He was also Group Financial Communications Manager for First National Bank, the second largest banking group in South Africa before moving on to become Executive News Editor of Business Report, the largest daily financial newspaper in South Africa, owned by the global Independent Newspapers group.

He was responsible for a national reporting team of 20 based in four bureaus. He also edited and contributed to its weekly technology page, and launched a financial and technology radio service supplying daily news bulletins to the national broadcaster, the South African Broadcasting Corporation, which were then distributed to some 50 radio stations across the country.

He was then transferred to San Francisco as Business Report's U.S. Correspondent to cover Silicon Valley, trade and finance between the US, Europe and emerging markets like South Africa. After serving that role for more than two years, he joined eWeek as a Senior Editor, covering software platforms in August 2000.

He has comprehensively covered Microsoft and its Windows and .Net platforms, as well as the many legal challenges it has faced. He has also focused on Sun Microsystems and its Solaris operating environment, Java and Unix offerings. He covers developments in the open source community, particularly around the Linux kernel and the effects it will have on the enterprise.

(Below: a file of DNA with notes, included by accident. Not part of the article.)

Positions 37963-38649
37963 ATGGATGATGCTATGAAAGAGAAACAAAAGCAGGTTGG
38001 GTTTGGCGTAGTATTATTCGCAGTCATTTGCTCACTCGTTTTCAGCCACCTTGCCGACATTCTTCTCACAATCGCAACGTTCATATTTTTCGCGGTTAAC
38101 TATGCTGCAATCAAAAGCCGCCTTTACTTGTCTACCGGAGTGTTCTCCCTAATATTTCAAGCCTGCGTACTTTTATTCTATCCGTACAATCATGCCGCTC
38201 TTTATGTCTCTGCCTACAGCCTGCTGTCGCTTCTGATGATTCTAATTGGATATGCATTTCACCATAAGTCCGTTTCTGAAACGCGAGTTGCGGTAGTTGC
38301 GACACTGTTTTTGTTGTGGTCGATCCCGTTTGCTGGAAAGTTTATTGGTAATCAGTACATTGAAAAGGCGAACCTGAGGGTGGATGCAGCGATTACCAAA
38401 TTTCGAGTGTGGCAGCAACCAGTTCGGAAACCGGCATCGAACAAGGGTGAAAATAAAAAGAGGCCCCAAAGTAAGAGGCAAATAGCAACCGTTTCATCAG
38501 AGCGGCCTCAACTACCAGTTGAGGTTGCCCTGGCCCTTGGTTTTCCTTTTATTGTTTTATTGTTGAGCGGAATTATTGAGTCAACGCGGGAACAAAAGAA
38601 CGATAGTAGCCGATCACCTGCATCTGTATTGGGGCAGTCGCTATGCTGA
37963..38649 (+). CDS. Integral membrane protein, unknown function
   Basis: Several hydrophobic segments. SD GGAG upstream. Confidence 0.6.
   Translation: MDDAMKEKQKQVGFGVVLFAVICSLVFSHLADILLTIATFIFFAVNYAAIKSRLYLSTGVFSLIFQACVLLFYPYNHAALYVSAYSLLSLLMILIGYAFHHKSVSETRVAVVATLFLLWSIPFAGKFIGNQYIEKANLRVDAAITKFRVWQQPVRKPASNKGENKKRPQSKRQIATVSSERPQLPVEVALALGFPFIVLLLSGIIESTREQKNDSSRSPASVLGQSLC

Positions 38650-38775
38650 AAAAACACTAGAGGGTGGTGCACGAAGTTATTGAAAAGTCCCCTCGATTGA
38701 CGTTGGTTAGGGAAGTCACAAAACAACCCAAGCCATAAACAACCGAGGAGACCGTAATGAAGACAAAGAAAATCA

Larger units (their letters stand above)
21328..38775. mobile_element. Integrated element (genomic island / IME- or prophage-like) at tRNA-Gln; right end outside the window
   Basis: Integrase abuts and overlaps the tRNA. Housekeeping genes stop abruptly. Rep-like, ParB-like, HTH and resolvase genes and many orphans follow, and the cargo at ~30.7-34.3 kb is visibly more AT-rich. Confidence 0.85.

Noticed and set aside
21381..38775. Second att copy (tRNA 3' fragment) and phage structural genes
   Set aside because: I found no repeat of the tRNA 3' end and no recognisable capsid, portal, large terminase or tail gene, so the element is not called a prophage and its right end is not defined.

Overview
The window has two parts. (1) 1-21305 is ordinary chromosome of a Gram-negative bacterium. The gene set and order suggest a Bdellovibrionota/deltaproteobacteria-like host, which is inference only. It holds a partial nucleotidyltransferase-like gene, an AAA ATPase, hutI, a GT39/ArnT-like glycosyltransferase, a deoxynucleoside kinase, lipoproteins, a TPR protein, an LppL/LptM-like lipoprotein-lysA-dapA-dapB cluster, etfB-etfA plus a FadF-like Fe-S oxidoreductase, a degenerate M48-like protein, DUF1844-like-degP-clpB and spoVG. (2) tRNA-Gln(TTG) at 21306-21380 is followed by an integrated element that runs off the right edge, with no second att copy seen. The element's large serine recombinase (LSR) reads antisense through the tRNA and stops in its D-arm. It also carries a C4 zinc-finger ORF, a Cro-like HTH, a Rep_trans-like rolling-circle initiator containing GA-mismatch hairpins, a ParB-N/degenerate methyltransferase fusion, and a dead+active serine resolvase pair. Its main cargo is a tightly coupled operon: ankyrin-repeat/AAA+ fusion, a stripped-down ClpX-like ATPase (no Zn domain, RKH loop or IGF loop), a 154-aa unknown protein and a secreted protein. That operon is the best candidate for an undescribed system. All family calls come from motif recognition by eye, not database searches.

He has written extensively about new products for the Linux and Unix platforms, the development of open standards and critically looked at the potential Linux has to offer an alternative operating system and platform to Windows, .Net and Unix-based solutions like Solaris.

His interviews with senior industry executives include Microsoft CEO Steve Ballmer, Linus Torvalds, the original developer of the Linux operating system, Sun CEO Scot McNealy, and Bill Zeitler, a senior vice president at IBM.

For numerous examples of his writing you can search under his name at the eWEEK Website at www.eweek.com.